Mistakes in setting up popular office software have sent information about millions of Americans spilling onto the Internet, including Social Security numbers of college students, the names of children in Texas and the ID numbers of intelligence officials who visited a port facility in Maryland.
The security problem, researchers say, has affected many hundreds of servers running popular Oracle software, exposing a peculiar melange of data to possible collection by hackers. Most of the institutions affected have been universities or government agencies, though they hold a wide range of information on individuals and private companies.
The UCLA Health system, for example, had communications records — including doctors’s names, e-mail addresses and phone numbers — visible online. The Pentagon’s Defense Information Systems Agency, which maintains secure military networks, exposed a contracting database appearing to show $164 million in purchases. Two Texas state agencies failed to protect the personal details of people receiving government services.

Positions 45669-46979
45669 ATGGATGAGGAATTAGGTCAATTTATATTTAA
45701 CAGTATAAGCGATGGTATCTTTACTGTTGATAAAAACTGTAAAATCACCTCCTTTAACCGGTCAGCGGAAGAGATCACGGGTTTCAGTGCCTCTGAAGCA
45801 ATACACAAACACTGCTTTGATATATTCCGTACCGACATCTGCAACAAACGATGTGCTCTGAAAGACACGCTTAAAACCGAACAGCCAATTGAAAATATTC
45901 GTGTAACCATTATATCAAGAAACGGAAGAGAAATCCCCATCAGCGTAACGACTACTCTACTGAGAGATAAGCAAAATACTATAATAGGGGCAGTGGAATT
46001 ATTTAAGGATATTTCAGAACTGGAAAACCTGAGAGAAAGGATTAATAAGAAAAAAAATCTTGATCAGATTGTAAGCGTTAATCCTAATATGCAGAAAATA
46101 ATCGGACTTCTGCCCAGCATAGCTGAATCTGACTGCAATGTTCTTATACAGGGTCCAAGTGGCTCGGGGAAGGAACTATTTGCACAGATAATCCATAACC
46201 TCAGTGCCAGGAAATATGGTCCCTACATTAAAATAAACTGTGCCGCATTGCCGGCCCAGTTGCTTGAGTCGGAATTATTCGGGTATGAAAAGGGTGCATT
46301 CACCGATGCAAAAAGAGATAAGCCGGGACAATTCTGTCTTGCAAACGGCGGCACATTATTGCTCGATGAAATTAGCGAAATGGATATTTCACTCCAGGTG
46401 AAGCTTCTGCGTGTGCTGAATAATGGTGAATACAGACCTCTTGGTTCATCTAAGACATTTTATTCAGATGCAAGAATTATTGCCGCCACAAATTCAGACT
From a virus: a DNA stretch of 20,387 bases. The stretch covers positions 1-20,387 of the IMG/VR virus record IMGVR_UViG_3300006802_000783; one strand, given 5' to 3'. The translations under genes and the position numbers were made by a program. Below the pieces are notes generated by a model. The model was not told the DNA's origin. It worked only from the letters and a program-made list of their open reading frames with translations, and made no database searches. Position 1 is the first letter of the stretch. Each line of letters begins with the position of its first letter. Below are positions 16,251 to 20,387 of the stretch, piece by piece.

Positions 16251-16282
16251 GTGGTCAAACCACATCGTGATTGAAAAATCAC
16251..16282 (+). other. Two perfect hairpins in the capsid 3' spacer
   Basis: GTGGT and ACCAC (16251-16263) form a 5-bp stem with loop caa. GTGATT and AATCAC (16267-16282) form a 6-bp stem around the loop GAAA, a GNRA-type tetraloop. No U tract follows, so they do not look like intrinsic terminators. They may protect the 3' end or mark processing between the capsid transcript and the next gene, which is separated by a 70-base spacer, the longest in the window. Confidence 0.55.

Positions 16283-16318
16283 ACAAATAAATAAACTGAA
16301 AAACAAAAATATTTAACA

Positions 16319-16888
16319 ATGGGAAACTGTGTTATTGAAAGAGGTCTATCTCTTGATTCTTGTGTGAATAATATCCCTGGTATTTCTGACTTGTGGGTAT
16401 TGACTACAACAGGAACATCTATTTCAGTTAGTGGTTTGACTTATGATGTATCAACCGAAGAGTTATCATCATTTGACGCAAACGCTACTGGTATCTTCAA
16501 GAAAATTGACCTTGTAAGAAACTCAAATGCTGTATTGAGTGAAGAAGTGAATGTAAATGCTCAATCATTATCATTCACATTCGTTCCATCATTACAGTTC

This was not the work of sophisticated Russian hackers or Chinese cyber-warriors, who typically get blamed for problems in computer networks. Instead, researchers are pointing to humble system administrators for making routine errors that left the data unsecured.